It's previously been shown that higher exposure to outdoor light at night may increase the risk of postmenopausal breast cancer,14 and evidence suggests light at night may increase thyroid cancer risk, too,15 as thyroid function is regulated by circadian rhythm.

Health Risks of Light Exposure at Night

I've long stated that making a conscious effort to eliminate light in your bedroom — and if you can't, wearing a sleep mask — can go a long way toward protecting your health. In March 2022, a study of 20 healthy young adults revealed that even one night of sleep with moderate light exposure increased nighttime heart rate, decreased heart rate variability and increased next-morning insulin resistance.16

"These results demonstrate that a single night of exposure to room light during sleep can impair glucose homeostasis, potentially via increased SNS [sympathetic nervous system] activation," the researchers noted.17 A 2019 study, involving 43,722 women, also found that exposure to artificial light at night while sleeping was significantly associated with an increased risk of weight gain and obesity.18

In another study, exposure to any amount of light at night was linked to detrimental effects on the health of older adults, increasing the risk of obesity, high blood pressure and diabetes.19 Compared to adults who were not exposed to light at night, those who did experience light exposure at night were significantly more likely to be obese or have high blood pressure or diabetes. Specifically:20

  • 40.7% of those exposed to LAN were obese, compared to 26.7% of those not exposed
  • 17.8% of those exposed to LAN had diabetes, compared to 9.8% of those not exposed
  • 73% of those exposed to LAN had high blood pressure, compared to 59.2% of those not exposed

Those exposed to light at night were also more likely to wake after falling asleep, and the researchers suggested more studies should be conducted to understand the long-term effects of light exposure at night on cardiometabolic risks.21

Not Getting Enough REM Sleep Increases Risk of Death

Even during sleep, your body has a rhythm. It cycles through light sleep, non-REM (rapid eye movement), multiple additional sleep stages and REM sleep in 90- to 110-minute intervals. Ideally, this cycle will repeat four to six times a night.22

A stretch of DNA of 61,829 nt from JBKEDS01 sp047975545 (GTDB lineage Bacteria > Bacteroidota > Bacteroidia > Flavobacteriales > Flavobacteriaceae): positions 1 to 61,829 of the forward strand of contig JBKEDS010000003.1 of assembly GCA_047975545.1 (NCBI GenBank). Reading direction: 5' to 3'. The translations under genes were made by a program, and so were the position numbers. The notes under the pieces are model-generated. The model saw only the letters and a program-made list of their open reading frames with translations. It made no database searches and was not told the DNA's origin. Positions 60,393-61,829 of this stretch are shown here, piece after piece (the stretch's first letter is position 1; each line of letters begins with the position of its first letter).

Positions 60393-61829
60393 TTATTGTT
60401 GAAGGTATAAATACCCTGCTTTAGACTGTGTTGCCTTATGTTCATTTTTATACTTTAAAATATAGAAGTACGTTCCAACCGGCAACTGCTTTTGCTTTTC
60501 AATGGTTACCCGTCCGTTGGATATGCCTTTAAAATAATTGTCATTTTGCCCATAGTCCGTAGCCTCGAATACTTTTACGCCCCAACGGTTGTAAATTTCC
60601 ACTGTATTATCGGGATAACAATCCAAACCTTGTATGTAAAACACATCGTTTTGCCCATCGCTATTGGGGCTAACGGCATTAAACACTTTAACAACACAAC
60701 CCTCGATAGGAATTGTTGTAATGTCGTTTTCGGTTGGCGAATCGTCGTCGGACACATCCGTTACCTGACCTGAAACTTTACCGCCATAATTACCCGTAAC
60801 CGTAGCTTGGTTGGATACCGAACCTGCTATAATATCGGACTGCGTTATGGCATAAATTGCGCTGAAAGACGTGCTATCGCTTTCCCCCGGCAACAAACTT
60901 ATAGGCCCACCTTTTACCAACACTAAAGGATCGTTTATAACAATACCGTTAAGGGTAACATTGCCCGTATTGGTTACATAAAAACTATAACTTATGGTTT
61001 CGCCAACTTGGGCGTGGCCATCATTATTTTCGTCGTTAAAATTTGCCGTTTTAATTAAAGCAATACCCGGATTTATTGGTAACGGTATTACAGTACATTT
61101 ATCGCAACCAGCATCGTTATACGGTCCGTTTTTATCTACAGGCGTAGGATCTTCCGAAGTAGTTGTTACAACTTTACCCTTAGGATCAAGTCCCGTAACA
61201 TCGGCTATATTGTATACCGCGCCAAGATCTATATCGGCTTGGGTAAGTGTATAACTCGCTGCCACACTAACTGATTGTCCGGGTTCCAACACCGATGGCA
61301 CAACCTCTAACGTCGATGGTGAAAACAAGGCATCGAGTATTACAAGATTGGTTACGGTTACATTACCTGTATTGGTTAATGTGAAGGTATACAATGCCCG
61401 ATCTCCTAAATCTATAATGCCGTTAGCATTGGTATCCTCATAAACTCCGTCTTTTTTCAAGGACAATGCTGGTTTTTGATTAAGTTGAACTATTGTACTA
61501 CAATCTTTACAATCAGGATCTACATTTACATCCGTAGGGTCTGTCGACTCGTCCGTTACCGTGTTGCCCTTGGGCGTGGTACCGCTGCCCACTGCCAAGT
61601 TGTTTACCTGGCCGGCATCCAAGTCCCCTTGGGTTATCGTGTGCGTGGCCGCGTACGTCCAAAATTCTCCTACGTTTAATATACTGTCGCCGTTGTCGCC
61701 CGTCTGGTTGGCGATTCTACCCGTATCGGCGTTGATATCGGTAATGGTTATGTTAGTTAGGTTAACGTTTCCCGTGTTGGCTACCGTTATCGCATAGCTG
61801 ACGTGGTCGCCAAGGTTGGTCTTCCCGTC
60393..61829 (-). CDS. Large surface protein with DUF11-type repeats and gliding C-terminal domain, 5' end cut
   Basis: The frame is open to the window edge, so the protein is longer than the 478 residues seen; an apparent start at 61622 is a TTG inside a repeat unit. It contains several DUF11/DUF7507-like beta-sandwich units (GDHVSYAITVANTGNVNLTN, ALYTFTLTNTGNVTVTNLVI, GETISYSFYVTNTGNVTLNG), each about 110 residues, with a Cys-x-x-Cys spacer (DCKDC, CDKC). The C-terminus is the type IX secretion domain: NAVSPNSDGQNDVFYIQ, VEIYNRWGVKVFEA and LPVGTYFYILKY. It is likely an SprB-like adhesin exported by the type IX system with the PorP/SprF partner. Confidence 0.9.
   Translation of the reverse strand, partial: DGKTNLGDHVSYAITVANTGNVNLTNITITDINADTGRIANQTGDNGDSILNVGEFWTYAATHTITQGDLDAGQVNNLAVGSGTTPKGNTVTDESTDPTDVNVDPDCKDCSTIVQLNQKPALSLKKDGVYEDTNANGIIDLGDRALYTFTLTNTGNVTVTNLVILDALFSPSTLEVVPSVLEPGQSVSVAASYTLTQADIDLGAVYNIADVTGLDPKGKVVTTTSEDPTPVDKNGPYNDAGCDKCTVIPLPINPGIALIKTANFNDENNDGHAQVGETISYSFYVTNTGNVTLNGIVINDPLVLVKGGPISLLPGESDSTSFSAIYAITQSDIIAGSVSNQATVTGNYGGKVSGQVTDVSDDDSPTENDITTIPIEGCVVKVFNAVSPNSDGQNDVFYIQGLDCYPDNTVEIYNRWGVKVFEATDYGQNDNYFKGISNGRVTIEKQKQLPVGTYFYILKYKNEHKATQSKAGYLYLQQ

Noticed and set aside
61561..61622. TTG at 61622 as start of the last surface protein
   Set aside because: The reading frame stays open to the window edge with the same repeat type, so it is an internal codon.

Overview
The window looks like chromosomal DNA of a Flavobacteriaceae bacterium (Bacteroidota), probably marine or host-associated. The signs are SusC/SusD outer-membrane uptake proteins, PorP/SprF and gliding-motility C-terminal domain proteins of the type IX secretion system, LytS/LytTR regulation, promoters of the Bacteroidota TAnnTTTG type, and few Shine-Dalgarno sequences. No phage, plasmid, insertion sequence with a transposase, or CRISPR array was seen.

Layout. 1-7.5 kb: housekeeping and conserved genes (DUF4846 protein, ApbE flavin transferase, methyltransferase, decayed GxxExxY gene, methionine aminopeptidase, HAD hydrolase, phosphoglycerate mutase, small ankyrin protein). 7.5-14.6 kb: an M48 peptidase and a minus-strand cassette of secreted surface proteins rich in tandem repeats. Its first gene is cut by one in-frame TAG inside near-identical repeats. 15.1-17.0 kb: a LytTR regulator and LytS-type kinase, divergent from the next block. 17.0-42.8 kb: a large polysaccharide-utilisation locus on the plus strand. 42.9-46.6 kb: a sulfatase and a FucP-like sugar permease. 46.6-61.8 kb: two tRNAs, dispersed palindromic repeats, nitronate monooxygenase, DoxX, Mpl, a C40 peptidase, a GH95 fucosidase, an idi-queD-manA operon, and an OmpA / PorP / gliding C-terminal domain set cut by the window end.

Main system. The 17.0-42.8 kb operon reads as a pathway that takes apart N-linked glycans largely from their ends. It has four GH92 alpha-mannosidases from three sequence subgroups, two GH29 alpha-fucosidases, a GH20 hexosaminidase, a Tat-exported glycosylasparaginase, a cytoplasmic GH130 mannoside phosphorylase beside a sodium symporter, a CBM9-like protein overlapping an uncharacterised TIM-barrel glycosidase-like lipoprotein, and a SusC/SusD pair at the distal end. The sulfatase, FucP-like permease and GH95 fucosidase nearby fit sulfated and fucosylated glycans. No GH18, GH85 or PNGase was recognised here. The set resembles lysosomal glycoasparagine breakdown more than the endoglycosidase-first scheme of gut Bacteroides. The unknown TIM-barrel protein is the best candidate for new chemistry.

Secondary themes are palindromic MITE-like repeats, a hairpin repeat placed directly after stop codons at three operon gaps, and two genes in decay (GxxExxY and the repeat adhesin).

Each sleep stage is beneficial, but REM sleep, during which dreaming occurs, is being recognized as increasingly important — and it's also affected by light. One study found that earlier exposure to light increased SWS "at the expense of" REM sleep.23 During REM, your brain is as active as it is during wakefulness, but your body is paralyzed, which prevents you from acting out your dreams.

Hormonal changes and both memory reconsolidation and emotional processing occur during REM, which Matthew Walker, a professor of neuroscience and psychology at the University of California, Berkeley, told The New York Times is "like a form of overnight therapy."24 Further, getting less REM sleep is linked to an increased risk of death. In a study of 4,050 people, a 13% increased risk of all-cause mortality was found over 12.1 years for every 5% reduction in REM sleep.25

You Can Harness Light and Darkness for Better Sleep

Sleep Toolkit: Tools for Optimizing Sleep & Sleep-Wake Timing | Huberman Lab Podcast #84

Andrew Huberman on YouTube
Published 7 months ago
1:41:54 viewing length

In the video above, Andrew Huberman, a neuroscientist and tenured professor in the department of neurobiology at Stanford University School of Medicine, details how to effectively harness light and darkness, as well as other factors, to fall asleep faster and stay asleep longer.

Huberman recommends viewing bright light, ideally from sunlight, within the first 30 to 60 minutes after waking to stimulate wakefulness throughout the day and help you fall asleep at night. Later in the day, there's research showing that if you view light in the early evening hours, it may help mitigate some of the consequences of light exposure later in the evening.26

However, from around 6 p.m. or 7 p.m., into the hours when you get into bed and throughout the night while you're asleep, it's important to avoid bright artificial lights of any color.

Once the sun goes down, you should dim the lights in your environment and use as little artificial light as possible, including dimming your computer screen and avoiding overhead lights — opting for desk lamps instead. Better yet, use candlelight or moonlight after sunset.

If your bedroom is affected by light pollution, be sure to use blackout shades to keep light out and remove all sources of light from your bedroom, including a digital alarm clock or cellphone. You can also use a sleep mask for this purpose. Avoiding light at night will go a long way toward getting a great night's sleep, but it's not the only factor.

Toward that end, I've compiled 33 tips to optimize your sleep routine, which include not only paying attention to light and darkness, but also to sleep hygiene, temperature, lifestyle choices and more.


MAGNIFICENT MERCOLA: Loneliness Is an Epidemic

  • Loneliness has been at "epidemic" levels for several years. In a 2018 survey of Americans aged 18 and older, 46% reported "sometimes" or "always" feeling lonely
  • A World Health Organization study published in 2021 found loneliness affected up to 34% of older adults in China, Europe, Latin America and the U.S.
  • Other recent research found loneliness among adolescents ranged from a low of 9.2% in Southeast Asia to a high of 14.4% in the Eastern Mediterranean region. The highest rate — 21% — was found among elderly Eastern Europeans
  • Scientists have linked loneliness with a greater risk for obesity, heart disease, anxiety, dementia, stress, inflammation, reduced immune function, poor sleep and premature death
  • Loneliness is also associated with a greater risk of addiction, and the rate of deaths directly attributed to alcohol rose by more than 25% in 2020, the first year of the pandemic, when many were self-isolating and working from home. The trend continued into 2021, by then up 34% from prepandemic levels